How to Paddle Board – The Ultimate SUP Guide
Paddle boarding has become a popular recreational water-based activity over the past for years, and for good reason! Paddle boarding is easy to learn, a fantastic means to take in the scenery on the water, and is relatively inexpensive compared to other water sports.
Most paddle boards are made with hollow wooden or foam frames that grant the board it’s floating properties, and covered with watertight fiberglass, carbon fiber, or PVC outer shells.
What is Paddle Boarding?
A paddle board is designed to be operated by a single rider. The rider is to be positioned in the center of the board. They must stand upright with their feet parallel to one another, and pointing towards the front of the board.
The rider propels the paddle board with, you guessed it, a paddle! The paddle is an instrument that is made up of three parts, the blade, shaft, and handle. The blade is located on one end of the paddle, and it’s profile is thin, wide and flat in nature. The shaft is located in the middle of the paddle and consists of a long narrow tubing. Lastly, the handle is located on the opposite end of the blade, and is to be grasped with one hand.
Before we look at the gear that may be needed for your next paddle board outing, lets take a look at some of the basics on how to operate the paddle board.
Paddle Boarding – The SUP Basics
Paddle Boarding Gear – Everything You Need
A personal flotation device (PFD) is highly recommended for both beginner and advanced paddle boarders alike. This allows the rider to stay buoyant in the event that they fall in the water. The PFD will conserve muscle power for the rider to either remount the paddle board, or to swim safely to shore.
If you are riding alone we also recommend you carry a whistle with you, in the event that you injure yourself and require assistance.
It’s important not only to dress for the temperature of the air, but for the temperature of the water. Some specialized synthetic clothing may be helpful when you are out on the water, because they are water resistant, light, and dry quickly. Items like rash guards or swim shirts are also great options for clothing due to the fact that they have SPF built into the fabrics so that they can protect you from the hazardous UV rays of the sun.
Water shoes, or strapped sandals may be a nice choice for you if you predict that the areas on the shore will be rocky, or have sharp objects.
Carrying the Paddle Board
Most paddle boards are equipped with a convenient carrying handle located in the center of the board. To carry a paddle board, the rider will tip the board on it’s side (so that the top of the paddle board facing away from their body), then tuck the board underneath their armpit, and grasp the carrying handle with one arm. Paddle boards can be heavy, so if you feel a lot of strain on your shoulders, arms, or back, ask a buddy for help.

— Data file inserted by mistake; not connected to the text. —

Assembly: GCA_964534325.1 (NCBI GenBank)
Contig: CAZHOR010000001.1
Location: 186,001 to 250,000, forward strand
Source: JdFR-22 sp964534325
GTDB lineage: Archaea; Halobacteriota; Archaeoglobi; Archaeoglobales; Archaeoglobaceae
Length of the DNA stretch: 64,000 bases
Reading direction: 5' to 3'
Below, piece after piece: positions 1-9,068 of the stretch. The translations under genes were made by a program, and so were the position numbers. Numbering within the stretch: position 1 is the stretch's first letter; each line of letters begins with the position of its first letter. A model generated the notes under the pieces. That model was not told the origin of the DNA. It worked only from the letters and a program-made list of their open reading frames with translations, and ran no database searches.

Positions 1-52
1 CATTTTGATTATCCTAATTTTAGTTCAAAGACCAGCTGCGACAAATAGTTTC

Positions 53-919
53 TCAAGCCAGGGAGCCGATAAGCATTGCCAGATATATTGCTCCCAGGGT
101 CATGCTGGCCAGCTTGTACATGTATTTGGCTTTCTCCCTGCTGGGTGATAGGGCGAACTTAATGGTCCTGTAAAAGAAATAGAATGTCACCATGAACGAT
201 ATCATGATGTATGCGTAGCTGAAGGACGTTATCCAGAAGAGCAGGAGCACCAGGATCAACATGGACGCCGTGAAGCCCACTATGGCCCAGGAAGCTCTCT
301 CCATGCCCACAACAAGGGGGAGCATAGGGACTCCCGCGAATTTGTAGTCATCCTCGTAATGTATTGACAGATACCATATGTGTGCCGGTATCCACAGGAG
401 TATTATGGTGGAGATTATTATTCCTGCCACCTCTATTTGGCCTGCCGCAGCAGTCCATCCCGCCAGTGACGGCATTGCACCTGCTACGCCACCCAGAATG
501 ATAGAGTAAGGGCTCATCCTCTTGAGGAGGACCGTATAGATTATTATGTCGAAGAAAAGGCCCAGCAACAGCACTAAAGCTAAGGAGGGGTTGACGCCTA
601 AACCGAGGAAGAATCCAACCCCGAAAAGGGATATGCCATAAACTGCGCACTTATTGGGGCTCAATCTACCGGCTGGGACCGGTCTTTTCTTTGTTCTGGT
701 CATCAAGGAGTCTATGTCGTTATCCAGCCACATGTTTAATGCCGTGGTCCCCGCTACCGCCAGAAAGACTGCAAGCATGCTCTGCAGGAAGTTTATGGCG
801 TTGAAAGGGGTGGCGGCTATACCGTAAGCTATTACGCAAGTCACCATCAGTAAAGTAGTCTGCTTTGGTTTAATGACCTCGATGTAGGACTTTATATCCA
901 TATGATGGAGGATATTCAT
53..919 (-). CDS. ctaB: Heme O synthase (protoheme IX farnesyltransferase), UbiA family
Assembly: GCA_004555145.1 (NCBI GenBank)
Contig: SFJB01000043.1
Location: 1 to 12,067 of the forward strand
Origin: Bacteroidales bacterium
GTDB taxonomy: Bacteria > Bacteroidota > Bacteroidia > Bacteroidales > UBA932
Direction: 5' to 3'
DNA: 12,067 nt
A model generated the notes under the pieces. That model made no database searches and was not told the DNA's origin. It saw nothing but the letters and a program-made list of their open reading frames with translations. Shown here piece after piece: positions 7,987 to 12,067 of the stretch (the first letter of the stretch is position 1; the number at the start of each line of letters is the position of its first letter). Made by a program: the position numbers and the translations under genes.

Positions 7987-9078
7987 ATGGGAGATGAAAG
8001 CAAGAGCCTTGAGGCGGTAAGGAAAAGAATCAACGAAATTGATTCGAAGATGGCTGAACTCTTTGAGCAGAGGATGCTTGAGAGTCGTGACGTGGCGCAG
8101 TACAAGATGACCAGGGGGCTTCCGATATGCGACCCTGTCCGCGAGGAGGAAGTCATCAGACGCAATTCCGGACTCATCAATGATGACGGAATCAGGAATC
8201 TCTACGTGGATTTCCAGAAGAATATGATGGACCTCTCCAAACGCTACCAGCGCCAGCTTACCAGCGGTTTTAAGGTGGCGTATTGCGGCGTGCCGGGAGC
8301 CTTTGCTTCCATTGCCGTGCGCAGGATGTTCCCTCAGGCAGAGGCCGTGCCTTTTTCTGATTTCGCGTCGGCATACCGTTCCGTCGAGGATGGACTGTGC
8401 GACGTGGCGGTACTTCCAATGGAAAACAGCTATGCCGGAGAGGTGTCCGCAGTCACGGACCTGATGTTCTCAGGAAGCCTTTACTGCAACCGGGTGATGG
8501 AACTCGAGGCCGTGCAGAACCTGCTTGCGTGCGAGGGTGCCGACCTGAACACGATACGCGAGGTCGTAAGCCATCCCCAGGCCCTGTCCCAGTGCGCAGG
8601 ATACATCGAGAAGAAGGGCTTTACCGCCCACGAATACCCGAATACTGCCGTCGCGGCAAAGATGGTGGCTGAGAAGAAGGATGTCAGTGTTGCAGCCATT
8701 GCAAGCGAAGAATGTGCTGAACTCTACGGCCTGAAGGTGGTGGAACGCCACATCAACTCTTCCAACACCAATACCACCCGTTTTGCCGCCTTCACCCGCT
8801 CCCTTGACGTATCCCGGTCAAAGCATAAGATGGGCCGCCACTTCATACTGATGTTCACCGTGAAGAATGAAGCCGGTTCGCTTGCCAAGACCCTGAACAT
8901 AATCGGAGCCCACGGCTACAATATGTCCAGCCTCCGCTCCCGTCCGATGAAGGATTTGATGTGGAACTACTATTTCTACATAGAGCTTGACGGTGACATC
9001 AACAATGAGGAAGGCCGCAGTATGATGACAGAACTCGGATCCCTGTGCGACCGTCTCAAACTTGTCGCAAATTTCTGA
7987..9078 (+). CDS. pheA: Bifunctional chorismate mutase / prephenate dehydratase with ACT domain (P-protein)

Getting Onto the Paddle Board
Getting on the paddle board can be a little tricky at first, but once you get the hang of it, it will be a breeze! First, the rider is to place the paddle board in the water with the top of the board facing up. Next position the board in a shallow end of the water, so that the front half of the paddle board is buoyant, and so that the back of the paddle board is making contact with the ground in the shallow end of the shore. The rider will then position themselves next to the paddle board, facing the same direction that the front end of the board is pointing. Then the rider will lift up the leg that is closest to the board, and firmly plant it up onto the center of the board. Once that leg is positioned correctly, they press down with the foot that is planted on the board, and like a stepping motion, they will bring their other leg up and onto the board.
To launch themselves off the shallow end of the shore, the rider will leverage their paddle against the bottom of the water, and push off into the direction where the water is deeper.
How to Paddle
To move in a straight forward direction, the rider will reach out and submerge their paddle slightly ahead of their body on either side of the paddle board, and pull the paddle back towards themselves, then the rider will repeat the same motion on the other side of the paddle board. This motion is to be repeated and alternated after every stroke.
To move in a straight backwards direction, the rider will reach back and submerge their paddle slightly behind their body on either side of the paddle board, and pull the paddle back towards themselves, then the rider will repeat the same motion on the other side of the paddle board. This motion is to be repeated and alternated after every stroke.
To turn the direction of the paddle board, the rider will paddle on the same side of the paddle board repeatedly, until they have reached their desired direction.
Getting Off of the paddle board
To get off of the paddle board, the rider will paddle towards the shore until the front of the paddle board has made contact with the ground in the shallow ends of the water. Once the board has made ground contact, the rider will step off of the paddle board one foot at a time. Then the rider will pull the paddle board fully onto shore.